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At long last: Stroke Prevention Act gets passed

The S.C. Legislature passed the Stroke Prevention Act of 2011 in June that will establish a network of hospitals for stroke patients similar to the network that exists for trauma patients where all hospitals are rated based on their capabilities. The new law is expected to save lives and prevent permanent disabilities by getting stroke patients the most appropriate level of care in the shortest amount of time. The following are reactions from Edward Jauch, M.D., and Robert J. Adams, M.D., two influential advocates for the law.

Dr. Edward Jauch and Dr. Robert adamsMUSC Emergency Medicine and stroke researcher Dr. Edward Jauch, left, with state Sen. Darrell Jackson, center, and MUSC Stroke Center Director Dr. Robert Adams in Columbia.

What was your reaction to it finally getting passed?
Relief and appreciation for all the hard work so many people expended making this happen. Numerous members of the MUSC family contributed to the creation and passage of this bill, often behind the scenes. It is just the beginning of a long important process in changing the way stroke is prevented and cared for. It requires an incredible amount of effort to even begin to change the system. Soon people will be able to find out where to go for expert stroke care in our state.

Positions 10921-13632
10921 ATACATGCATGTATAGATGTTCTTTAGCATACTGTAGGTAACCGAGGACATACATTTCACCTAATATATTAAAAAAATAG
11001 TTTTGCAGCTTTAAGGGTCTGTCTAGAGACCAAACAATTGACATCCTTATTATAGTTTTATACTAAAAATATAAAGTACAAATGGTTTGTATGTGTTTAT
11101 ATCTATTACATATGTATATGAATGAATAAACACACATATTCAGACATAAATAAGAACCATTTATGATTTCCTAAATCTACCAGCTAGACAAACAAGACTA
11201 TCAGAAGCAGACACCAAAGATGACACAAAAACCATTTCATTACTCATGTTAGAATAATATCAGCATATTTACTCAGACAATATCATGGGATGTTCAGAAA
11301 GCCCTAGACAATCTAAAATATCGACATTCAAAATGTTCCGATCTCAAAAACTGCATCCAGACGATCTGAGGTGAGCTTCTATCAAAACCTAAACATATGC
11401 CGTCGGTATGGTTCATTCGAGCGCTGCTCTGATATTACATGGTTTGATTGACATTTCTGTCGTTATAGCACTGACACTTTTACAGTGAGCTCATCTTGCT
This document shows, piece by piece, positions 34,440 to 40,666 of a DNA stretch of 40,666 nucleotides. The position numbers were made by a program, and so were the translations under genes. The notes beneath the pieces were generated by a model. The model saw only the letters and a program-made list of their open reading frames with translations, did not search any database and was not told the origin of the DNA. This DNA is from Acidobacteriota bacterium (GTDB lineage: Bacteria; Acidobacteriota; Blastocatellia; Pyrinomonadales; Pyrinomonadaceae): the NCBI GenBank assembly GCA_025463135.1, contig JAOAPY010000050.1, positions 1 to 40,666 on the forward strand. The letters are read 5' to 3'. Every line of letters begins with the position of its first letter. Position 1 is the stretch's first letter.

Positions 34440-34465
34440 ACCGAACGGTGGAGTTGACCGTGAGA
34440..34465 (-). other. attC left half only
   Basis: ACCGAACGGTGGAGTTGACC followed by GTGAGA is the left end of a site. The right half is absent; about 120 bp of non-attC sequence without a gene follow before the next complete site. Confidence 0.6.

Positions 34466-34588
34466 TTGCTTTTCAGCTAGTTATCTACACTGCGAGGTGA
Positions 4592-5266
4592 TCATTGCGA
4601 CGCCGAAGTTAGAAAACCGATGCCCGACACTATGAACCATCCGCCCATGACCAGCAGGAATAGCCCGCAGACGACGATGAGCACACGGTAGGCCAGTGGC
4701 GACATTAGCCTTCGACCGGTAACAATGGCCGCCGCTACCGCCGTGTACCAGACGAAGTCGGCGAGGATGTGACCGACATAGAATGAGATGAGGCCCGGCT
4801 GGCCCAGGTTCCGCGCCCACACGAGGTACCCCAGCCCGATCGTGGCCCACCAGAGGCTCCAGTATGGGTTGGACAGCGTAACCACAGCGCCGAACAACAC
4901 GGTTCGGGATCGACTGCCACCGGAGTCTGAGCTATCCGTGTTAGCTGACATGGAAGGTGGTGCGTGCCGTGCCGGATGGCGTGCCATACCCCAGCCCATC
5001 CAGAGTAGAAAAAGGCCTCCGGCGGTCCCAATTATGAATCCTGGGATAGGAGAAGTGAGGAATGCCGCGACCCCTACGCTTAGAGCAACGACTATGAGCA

What has the journey entailed getting to this point?
Three years of planning and working with numerous stakeholders throughout the state. It started as a multidisciplinary working group of stakeholders from across S.C. that led to the creation of the first stroke bill, which created the South Carolina Stroke Systems of Care Study Committee. It was critically important to add necessary direction and formality by placing the responsibility of success within the Department of Health so that we knew the frequent trips to Columbia would pay off.